Development of multi-wavelength astronomy in South Africa on the pathway to the SKA, LSST and CTA.

Lead Research Organisation: University of Oxford
Department Name: Oxford Physics

Abstract

In the 21st century, astrophysics is a multidisciplinary field. Far from the traditional image of the lone astronomer viewing though a telescope with the naked eye, astronomy covers the whole electromagnetic spectrum with an interdependent range of activities including optical and electronic engineering, high-speed signal processing, high-performance computing for processing huge data sets, and advanced numerical simulations. All are sophisticated intellectual endeavours; all are integral to addressing the physics questions of modern astronomy; and all have huge societal benefit in the training of young scientists and development of advanced technologies, in addition to their core value of fundamental research.

The Square Kilometre Array (SKA) will be the world's largest and most capable radio observatory. It is a flagship project in South Africa, being the first international science facility built in the country. It is being highlighted as the project to bring young South Africans into high-tech areas. The South African SKA, through the NRF and RSA government, is providing training across all levels of employment, from engineering through operations and astronomy research. In this background the astrophysics community in South Africa is growing rapidly, from a small base concentrating mostly on traditional optical astronomy. We propose an exchange programme for Ph.D. students in which they will experience the wide variety of multi-wavelength technical and observational aspects of astrophysics, along with big data analysis, theory and simulations.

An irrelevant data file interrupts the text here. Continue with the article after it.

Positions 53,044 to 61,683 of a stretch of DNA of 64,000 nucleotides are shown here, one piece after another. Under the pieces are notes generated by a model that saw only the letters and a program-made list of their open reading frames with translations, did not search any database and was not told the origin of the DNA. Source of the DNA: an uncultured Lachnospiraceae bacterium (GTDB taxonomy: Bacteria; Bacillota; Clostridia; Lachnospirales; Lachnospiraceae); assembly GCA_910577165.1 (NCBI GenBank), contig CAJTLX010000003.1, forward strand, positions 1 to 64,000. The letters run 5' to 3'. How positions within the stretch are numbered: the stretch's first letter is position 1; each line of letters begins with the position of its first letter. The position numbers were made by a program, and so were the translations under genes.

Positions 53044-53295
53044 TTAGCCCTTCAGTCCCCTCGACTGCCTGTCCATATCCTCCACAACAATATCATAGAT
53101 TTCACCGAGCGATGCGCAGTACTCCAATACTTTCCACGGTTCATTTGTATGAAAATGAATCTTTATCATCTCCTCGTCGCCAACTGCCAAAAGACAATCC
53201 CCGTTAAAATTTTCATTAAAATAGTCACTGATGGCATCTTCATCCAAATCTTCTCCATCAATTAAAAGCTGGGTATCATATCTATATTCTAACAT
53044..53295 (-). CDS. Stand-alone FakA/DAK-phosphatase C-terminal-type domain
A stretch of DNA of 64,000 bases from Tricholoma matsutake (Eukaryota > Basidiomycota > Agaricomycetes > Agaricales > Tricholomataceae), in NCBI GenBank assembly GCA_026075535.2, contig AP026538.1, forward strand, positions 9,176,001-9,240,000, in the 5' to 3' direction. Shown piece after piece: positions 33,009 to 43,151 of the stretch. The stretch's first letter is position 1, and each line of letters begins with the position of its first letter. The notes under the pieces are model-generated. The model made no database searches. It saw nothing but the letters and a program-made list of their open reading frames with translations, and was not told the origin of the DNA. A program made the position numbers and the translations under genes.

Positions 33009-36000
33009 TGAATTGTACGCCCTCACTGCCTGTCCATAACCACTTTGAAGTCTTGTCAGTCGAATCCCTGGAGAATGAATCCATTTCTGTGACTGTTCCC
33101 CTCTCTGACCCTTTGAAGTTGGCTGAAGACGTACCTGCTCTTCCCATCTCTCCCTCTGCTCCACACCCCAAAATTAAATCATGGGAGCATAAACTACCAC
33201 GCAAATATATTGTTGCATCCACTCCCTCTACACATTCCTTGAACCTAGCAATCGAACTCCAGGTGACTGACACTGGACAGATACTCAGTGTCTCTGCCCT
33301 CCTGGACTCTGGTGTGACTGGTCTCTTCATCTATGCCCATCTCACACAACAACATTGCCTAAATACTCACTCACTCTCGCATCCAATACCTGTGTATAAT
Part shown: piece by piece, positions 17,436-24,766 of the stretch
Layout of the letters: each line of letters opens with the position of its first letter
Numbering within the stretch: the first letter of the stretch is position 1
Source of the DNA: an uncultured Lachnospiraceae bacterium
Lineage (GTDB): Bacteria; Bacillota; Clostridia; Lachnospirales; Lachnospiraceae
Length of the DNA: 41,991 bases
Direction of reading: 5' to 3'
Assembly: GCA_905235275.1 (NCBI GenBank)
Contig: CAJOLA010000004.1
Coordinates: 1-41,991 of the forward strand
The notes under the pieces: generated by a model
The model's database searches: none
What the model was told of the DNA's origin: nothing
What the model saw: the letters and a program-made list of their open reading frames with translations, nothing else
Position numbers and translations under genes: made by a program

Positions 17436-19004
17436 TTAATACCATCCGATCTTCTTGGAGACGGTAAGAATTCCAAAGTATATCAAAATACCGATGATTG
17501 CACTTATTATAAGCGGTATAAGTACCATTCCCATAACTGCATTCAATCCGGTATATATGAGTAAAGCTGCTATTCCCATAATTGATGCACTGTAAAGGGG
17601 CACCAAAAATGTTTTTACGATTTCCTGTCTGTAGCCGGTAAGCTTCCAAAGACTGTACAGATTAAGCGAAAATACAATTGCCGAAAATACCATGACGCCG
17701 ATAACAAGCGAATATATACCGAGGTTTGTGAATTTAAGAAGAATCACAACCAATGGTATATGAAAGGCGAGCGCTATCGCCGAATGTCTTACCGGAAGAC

In our exchange programme ten students from Oxford, and a matching number from the RSA universities, will be jointly supervised by academics at their host institution and at the partner institution. Each student will spend six months, typically in the middle part of their Ph.D., at the partner institute working directly with their co-supervisor. We will also arrange a programme of supervisor exchange visits, and annual network workshops in both Oxford and South Africa, to build up the collaborative ties between the two communities for the long term.

Planned Impact

The Square Kilometre Array (SKA) will be the world's largest and most capable radio observatory. It is a flagship project in South Africa, being the first international science facility built in the country. It will bring young South Africans into high-tech areas. The South African SKA, through the NRF and RSA government, is providing training across all levels of employment, from engineering, operations and astronomy research. This exchange programme for Ph.D. students will enable students to gain experience in the wide variety of multi-wavelength technical and observational aspects of astrophysics, along with big data analysis, theory and simulations. In the long term this will provide:
1. The richest possible multi-wavelength science background to those students who will go into academia, and who will build the universities and the scientific community of RSA in the 2020s.
2. A broad experience of a large variety of data types, data analysis techniques and numerical simulations to students who wish to go into commerce, industry and public sector positions; so they can bring their highly numerate and analytical astrophysics skills to bear on the largest range of problems.
3. Experience of working in large collaborations and development of the necessary network and inter-disciplinary skills to be successful in both academia and wider industry.